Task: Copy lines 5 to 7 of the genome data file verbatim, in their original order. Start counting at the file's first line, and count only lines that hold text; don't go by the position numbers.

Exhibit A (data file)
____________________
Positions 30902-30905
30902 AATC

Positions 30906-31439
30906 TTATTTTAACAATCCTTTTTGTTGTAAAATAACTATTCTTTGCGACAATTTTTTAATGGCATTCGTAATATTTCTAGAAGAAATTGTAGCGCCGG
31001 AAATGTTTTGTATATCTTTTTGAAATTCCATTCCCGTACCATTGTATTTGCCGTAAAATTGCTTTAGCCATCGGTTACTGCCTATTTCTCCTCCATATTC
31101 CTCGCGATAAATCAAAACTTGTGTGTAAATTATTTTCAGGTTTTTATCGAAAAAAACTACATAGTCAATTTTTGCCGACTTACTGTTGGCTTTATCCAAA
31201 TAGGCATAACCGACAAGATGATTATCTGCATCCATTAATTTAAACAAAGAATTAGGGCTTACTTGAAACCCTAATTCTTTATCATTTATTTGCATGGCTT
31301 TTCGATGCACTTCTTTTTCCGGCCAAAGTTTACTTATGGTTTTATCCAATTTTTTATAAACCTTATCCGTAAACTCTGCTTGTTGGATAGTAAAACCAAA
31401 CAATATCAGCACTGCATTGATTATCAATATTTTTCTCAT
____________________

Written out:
31001 AAATGTTTTGTATATCTTTTTGAAATTCCATTCCCGTACCATTGTATTTGCCGTAAAATTGCTTTAGCCATCGGTTACTGCCTATTTCTCCTCCATATTC
31101 CTCGCGATAAATCAAAACTTGTGTGTAAATTATTTTCAGGTTTTTATCGAAAAAAACTACATAGTCAATTTTTGCCGACTTACTGTTGGCTTTATCCAAA
31201 TAGGCATAACCGACAAGATGATTATCTGCATCCATTAATTTAAACAAAGAATTAGGGCTTACTTGAAACCCTAATTCTTTATCATTTATTTGCATGGCTT